gPelagianism is a religious doctrine taught by Pelagius about A.D. 400. He taught that Adam was created mortal and would have died whether he sinned or not. His sin was not transmitted to his posterity and man can live altogether without sin. Grace or divine aid is not necessary, and man’s will is not corrupted. Every child is born in a state of innocence as Adam was, and his perseverance in virtue depends on him.

Arminianism is a heresy originating in the 17th century. It is a liberal reaction to the Calvinist doctrine of predestination. The Arminians developed the Five articles of Remonstrance in opposition to the 5 points of Calvinism. The articles of the Remon­strance are in short: (I) election and con­demnation was conditioned by the rational faith or non-faith of man, (2) the atonement, while qualitively adequate for all men, was efficacious only for the man of faith, (3) unaided by the Holy Spirit, no person is able to respond to God’s will, (4) Grace is not irresistible, and (5) believers are able to resist sin but not beyond the possibility of falling from grace.

Pelagianism and Arminianism are very similar heresies. This will be shown by a comparison of the Arminian articles of Remonstrance and the Pelagian Synod of Arles. I think it is possible that Arminius took the ideas of Pelagius, who lived 1300 years earlier and used them as a basis for his beliefs. Both of these heresies totally deny the five points of Calvinism. Pelagius denied that the whole human race fell with Adam. In this he also denies total deprav­ity, unconditional election, limited atone­ment, irresistible grace, and perseverance of the saints. The Arminian Articles of Remonstrance also deny these five points.

Article I of the Remonstrance denies eternal predestination or unconditional elec­tion. The Pelagians also took this stand at the Synod of Arles in 473 when they con­demned the belief “that the foreknowledge of God impels men violently towards death.” Neither the Arminians nor the Pelagians wanted to admit that the merci­ful God, the God of love, could condemn a person to eternity.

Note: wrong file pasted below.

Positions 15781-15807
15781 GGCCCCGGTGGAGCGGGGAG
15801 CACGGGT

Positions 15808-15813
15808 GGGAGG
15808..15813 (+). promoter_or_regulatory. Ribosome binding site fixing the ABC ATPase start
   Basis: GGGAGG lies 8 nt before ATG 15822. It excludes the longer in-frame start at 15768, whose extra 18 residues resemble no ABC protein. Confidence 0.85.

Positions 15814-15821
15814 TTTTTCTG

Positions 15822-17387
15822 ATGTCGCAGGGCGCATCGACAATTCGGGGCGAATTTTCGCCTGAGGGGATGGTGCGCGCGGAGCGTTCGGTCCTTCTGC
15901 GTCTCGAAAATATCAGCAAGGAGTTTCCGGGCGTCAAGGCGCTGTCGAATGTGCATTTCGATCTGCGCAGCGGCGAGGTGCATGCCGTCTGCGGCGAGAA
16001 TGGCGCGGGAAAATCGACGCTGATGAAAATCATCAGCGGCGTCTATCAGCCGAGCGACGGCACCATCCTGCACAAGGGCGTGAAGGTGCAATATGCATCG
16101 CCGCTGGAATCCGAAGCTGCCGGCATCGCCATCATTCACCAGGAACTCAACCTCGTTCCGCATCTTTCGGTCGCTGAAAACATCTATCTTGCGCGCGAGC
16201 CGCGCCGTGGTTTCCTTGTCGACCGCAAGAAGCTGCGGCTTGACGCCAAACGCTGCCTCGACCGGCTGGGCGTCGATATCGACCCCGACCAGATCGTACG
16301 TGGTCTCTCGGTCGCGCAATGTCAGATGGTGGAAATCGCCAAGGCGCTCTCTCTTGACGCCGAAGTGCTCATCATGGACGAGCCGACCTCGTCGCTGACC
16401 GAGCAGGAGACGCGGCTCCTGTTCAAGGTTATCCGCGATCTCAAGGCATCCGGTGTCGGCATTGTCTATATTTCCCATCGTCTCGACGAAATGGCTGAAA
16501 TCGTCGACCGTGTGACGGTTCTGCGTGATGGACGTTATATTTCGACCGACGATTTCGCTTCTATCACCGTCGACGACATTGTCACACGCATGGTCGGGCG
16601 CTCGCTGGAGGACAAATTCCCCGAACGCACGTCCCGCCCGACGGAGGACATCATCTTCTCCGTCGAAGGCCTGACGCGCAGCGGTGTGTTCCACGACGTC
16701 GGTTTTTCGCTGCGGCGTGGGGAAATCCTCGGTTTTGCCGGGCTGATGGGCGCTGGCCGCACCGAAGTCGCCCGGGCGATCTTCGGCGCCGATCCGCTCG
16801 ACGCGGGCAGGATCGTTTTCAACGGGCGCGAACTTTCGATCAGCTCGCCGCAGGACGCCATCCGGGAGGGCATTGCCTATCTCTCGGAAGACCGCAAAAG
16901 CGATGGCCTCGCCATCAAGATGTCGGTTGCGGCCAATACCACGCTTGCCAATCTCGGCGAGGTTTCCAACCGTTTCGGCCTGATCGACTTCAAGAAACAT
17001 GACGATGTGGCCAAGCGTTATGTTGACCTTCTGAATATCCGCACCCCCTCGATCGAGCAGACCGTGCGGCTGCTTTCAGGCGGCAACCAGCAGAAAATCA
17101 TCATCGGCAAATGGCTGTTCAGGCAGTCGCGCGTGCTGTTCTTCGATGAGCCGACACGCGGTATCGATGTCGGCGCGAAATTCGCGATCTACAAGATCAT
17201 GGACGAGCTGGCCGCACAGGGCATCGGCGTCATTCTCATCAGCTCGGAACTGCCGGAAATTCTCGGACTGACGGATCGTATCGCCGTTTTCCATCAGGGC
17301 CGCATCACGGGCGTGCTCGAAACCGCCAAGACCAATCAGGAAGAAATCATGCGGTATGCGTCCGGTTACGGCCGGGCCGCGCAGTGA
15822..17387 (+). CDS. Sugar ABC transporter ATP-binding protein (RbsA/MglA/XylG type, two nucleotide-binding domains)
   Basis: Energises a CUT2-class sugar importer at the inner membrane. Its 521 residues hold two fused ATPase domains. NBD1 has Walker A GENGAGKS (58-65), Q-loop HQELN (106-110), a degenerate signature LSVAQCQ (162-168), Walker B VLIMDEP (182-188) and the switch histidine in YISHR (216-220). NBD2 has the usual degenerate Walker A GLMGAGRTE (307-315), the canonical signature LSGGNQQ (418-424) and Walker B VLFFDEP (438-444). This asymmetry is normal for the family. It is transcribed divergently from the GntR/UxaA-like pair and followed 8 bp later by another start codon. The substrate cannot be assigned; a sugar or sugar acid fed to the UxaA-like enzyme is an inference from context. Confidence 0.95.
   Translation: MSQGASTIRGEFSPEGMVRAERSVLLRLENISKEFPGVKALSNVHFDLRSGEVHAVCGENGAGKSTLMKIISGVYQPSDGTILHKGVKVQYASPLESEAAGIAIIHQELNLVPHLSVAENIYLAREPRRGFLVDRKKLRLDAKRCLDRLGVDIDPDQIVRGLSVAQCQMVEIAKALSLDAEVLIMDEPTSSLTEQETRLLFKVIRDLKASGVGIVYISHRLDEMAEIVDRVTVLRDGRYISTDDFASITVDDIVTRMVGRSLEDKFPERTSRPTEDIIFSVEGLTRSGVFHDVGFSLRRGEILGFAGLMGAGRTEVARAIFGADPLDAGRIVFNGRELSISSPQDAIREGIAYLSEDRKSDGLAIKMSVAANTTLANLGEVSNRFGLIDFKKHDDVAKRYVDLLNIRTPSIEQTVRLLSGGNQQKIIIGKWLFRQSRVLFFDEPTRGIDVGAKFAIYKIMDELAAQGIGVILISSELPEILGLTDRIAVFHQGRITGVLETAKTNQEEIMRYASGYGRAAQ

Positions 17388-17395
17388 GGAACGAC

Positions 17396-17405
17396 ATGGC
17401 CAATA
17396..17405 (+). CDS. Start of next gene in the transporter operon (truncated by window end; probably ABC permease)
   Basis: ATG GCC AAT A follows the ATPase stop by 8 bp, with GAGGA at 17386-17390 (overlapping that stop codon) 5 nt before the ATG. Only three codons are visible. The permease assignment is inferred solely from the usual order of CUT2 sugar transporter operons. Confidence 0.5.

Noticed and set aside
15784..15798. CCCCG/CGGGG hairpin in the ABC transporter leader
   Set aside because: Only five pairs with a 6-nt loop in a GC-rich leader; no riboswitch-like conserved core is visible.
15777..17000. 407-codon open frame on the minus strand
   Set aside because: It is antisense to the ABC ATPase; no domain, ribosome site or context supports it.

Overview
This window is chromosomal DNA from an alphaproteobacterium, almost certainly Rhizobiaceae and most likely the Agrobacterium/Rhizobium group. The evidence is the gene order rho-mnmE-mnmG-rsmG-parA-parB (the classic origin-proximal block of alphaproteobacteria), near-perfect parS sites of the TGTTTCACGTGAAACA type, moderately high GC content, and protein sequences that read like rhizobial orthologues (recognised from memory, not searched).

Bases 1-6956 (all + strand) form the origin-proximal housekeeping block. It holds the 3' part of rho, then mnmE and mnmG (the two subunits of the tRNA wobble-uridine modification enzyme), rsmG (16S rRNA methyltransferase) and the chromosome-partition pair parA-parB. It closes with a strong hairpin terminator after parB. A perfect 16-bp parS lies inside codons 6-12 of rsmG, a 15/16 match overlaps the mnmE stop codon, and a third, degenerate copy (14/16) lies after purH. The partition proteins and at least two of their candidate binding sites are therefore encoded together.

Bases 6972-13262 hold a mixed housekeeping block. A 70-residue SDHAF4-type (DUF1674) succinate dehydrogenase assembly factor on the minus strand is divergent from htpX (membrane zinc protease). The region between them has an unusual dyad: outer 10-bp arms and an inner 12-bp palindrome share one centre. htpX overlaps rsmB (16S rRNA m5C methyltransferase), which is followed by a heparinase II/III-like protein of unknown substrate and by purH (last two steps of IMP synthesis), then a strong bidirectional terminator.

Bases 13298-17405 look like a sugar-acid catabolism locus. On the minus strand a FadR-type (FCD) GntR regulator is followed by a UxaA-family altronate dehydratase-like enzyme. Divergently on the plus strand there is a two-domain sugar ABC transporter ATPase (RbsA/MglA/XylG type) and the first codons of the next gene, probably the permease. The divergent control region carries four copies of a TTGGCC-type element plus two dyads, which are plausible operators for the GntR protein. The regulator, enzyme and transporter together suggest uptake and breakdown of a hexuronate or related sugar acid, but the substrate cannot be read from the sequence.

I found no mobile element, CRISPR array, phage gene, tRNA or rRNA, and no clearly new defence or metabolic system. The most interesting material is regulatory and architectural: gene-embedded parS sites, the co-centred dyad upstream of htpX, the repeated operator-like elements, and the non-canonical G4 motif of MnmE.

Article 2 of the Remonstrance claims that Christ died for all men and that he loves them all. This denies limited atonement. The Synod of Arles agrees with this when it condemns the belief that Christ has not undergone death for the salvation of all men.

Article 3 implies that man is not totally depraved, that he can do good. This good that he can do is to accept the offer of grace. Pelagianism says that the labor of human obedience is not to be joined with the grace of God. This, basically, says that man apart from God can do good works.

Article 4 says especially that “grace is not irresistible.” The Synod of Arles denies that after the fall of the first man free choice was utterly extinguished.

Article 5 denies perseverance of the saints. The assertion of the Synod of Arles said that he that is saved is in danger. This doctrine takes away the most beautiful and comforting fact from the Christian. The belief that God will preserve us and keep us from the hands of Satan is a most comforting drought.

I think the comparison of the Five ar­ticles of Remonstrance and the propositions condemned by the Synod of Arles in 473, shows how closely these heresies, more than 1000 years apart, resemble each other. This also gives evidence that the basic heresies keep cropping up in different forms to try and deceive the orthodox Christian world. It seems that Satan has done a good job of camouflage as we see how Arminianism is flourishing today.

The Roman Catholic church also adopted the Pelagian ideas in 1547 at the Council of Trent. They condemned those who be­lieve that the free will of man does not cooperate at all by responding to the awakening call of God. In saying this they became synergistic, that man and God must cooperate in man’s salvation.

The main opponent of Pelagius was his contemporary Augustine, Bishop of Hippo. He wrote with very strong language against the beliefs of Pelagians. In 417 at the Third Ecumenical Council the doctrines of Pelagius were first condemned. Then at the Council of Orange in 529, twenty-five canons were passed accepting most of Augustine’s teach­ings, a lot of it in his own words. But even here, in Orange, they didn’t go along with double predestination. “But not only do we not believe that some have been predes­tinated to evil by the divine power . . . .” They wouldn’t accept it that God would will someone to evil.


  1. The Pelagians can’t go along with the belief of total depravity because they say it would make man careless and profane. Our Heidelberg Catechism teaches against this.


*This article was originally written as a Church History 1 requirement at Covenant Christian High School.